Enrollment in Medicaid, meanwhile, has exploded—from 577,000 to 776,000 during 2014; Medicaid enrollment now stands at 842,000, according to data provided by Horizon. Enrollment for 2014 in the large group market shrank less than 1%, and it dropped slightly among public employees as well.

Patel said outreach efforts launched in 2013 showed that Horizon’s enrollees had hit their limit in what they could pay out of pocket. If costs were to decline, then actual spending had to come down. “We can’t shift any more costs to the consumer,” he said. “Deductibles are high enough.”

OMNIA was created to tackle spending on the estimated 30% of healthcare dollars wasted in duplicate testing and lapses in chronic care management. “Getting at that seemed to be the most logical answer,” Patel said, and Horizon began examining which of its partners were best positioned “to crack that nut.”

The evaluation process involved multiple measures and includes publicly available criteria, such as CMS ratings, as well internal metrics developed by Horizon that include consumer preferences and which hospitals current enrollees use. In the interview and in testimony today, Patel said 75% of the metrics were purely objective, and two-thirds are publicly available.

Information from Horizon states the criteria included:

  • Clinical quality ratings from CMS: the Medicare process of care score, Medicare outcome metrics score, and the adjusted readmission ratio.
  • An evaluation of clinical offerings across a continuum of care, including inpatient, outpatient, post-acute, and ambulatory care.
  • Investments or resources in value-based care.
  • The institution’s size, scale, and number or Horizon enrollees served.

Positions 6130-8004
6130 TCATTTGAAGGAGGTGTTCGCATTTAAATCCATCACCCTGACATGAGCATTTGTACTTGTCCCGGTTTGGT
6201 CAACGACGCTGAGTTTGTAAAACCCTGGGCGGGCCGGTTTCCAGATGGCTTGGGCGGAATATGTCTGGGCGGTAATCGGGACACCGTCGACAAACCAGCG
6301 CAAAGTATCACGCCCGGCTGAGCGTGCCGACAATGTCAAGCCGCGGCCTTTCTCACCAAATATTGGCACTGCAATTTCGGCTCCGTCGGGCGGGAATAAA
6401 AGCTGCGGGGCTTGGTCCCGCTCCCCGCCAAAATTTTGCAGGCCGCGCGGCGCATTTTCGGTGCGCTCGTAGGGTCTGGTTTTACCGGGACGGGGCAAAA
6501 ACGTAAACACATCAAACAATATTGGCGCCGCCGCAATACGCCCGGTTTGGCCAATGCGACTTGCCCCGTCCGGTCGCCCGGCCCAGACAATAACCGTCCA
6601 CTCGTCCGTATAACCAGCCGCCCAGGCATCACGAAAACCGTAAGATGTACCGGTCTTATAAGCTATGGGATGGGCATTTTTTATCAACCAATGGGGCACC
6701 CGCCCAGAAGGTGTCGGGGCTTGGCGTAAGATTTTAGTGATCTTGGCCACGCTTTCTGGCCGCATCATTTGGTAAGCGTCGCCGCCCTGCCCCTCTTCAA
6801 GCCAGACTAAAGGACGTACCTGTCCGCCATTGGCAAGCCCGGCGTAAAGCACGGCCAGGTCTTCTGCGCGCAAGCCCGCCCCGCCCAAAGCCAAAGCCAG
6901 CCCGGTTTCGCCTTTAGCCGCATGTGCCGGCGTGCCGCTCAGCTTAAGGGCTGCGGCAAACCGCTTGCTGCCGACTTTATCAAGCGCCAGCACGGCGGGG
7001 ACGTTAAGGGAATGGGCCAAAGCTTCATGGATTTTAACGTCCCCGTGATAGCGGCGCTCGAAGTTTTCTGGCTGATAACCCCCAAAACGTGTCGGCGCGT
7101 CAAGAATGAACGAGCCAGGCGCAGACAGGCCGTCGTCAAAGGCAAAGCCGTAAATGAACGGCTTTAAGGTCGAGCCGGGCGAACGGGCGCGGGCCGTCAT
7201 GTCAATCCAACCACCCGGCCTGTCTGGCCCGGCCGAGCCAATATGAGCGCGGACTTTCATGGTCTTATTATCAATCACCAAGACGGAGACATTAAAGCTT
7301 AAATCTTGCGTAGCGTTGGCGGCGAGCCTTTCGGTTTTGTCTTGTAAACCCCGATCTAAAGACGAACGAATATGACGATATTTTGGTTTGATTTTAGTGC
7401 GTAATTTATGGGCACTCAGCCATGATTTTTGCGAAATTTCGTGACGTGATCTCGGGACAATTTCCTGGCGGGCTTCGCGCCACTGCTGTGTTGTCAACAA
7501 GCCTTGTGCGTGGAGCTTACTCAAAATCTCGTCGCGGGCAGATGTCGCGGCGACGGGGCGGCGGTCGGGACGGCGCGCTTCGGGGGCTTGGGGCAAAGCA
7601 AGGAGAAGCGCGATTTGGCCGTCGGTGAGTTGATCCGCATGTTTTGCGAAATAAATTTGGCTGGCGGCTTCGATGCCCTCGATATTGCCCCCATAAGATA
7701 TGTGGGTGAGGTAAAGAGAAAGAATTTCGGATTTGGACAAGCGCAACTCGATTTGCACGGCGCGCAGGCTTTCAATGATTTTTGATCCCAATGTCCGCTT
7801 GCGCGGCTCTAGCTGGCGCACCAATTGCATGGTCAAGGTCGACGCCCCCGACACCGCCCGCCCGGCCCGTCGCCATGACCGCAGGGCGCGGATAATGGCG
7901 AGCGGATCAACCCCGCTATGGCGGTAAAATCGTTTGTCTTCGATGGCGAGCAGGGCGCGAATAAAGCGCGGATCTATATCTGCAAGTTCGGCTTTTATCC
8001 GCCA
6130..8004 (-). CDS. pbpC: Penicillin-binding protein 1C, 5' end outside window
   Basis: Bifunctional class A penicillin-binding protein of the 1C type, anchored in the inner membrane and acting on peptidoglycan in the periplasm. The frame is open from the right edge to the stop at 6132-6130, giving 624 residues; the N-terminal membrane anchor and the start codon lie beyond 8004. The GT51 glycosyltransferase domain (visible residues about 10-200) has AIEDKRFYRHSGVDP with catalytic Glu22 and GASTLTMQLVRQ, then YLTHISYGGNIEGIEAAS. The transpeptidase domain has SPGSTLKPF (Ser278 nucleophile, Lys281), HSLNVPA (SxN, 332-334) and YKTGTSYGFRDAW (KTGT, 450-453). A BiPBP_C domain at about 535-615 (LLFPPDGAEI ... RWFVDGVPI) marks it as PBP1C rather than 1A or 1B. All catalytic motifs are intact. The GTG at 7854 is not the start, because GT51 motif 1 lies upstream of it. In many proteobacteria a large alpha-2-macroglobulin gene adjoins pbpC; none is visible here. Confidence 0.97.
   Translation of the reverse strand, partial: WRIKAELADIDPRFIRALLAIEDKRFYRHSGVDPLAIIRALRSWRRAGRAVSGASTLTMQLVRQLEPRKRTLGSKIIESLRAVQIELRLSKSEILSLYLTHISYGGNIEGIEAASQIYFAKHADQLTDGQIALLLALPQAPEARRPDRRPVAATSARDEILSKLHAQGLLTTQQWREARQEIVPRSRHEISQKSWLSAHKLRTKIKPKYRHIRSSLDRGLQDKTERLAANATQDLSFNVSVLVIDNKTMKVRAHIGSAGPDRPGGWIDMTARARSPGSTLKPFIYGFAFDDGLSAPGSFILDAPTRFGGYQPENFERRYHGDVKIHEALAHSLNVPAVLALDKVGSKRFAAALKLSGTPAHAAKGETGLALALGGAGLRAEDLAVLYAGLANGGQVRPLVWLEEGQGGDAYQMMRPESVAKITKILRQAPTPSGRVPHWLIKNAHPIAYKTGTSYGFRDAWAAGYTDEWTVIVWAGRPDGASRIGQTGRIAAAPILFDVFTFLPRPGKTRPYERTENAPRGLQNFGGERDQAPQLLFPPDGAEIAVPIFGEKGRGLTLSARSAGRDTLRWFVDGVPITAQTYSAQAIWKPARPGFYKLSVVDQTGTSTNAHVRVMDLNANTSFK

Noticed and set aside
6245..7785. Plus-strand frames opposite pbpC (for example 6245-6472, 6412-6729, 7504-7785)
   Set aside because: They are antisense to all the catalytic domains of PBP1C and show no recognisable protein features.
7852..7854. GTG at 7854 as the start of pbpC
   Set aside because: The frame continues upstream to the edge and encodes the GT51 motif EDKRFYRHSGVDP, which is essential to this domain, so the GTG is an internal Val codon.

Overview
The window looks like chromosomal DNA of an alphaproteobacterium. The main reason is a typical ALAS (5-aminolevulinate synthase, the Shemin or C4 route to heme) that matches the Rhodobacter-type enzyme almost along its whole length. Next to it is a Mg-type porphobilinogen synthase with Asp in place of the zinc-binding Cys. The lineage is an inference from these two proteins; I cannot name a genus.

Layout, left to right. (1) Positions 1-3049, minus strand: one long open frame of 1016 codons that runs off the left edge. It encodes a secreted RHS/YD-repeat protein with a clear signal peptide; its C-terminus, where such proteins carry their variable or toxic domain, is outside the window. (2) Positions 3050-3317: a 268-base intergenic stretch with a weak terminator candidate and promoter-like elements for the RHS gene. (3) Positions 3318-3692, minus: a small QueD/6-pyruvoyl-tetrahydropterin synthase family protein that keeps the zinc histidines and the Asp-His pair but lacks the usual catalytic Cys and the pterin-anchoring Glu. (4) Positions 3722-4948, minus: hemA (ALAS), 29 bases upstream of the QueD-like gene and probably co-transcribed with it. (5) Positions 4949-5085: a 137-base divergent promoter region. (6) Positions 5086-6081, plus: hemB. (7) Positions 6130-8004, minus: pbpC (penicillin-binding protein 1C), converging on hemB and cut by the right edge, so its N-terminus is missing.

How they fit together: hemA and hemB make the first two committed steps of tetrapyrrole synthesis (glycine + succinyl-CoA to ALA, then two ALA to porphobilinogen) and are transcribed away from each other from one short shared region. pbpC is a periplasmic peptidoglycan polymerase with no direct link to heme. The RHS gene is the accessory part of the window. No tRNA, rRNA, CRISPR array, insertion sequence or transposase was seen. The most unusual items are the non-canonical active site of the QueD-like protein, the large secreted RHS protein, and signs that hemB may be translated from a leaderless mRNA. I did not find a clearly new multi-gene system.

Finally, Patel said, Horizon used a process “to come up with a ranking of the institutions we believed had the capacity, capability and mindset to completely transform (their) business from volume-based to value-based reimbursement.”

The resulting alliance covers 6 health networks that include players like Robert Wood Johnson Health System, Barnabas Health, and Hackensack University Health Network, as well as the physician-owned Summit Medical Group. Within it are 22 hospitals and 24,000 physicians, who may see financial benefits if the partnership produces savings. An additional 14 hospitals will be considered “in network,” or “Tier 1” for consumers. These include Cooper University Hospital, which is affiliated with the new medical school in Camden, N.J., and a sprinkling of hospitals along the Jersey Shore. All remaining hospitals that accept Horizon coverage are in Tier 2.

Monthly OMNIA premiums were will be 15% lower on average, Horizon officials said in a statement released today. For some population segments, savings may be greater: a report this weekend in NJ Spotlight said savings for state employees would be as high as 23%. (Savings will vary, as about half of Horizon enrollees are fully insured, with the rest using Horizon products through self-insured plans.)

An Alliance, Not an ACO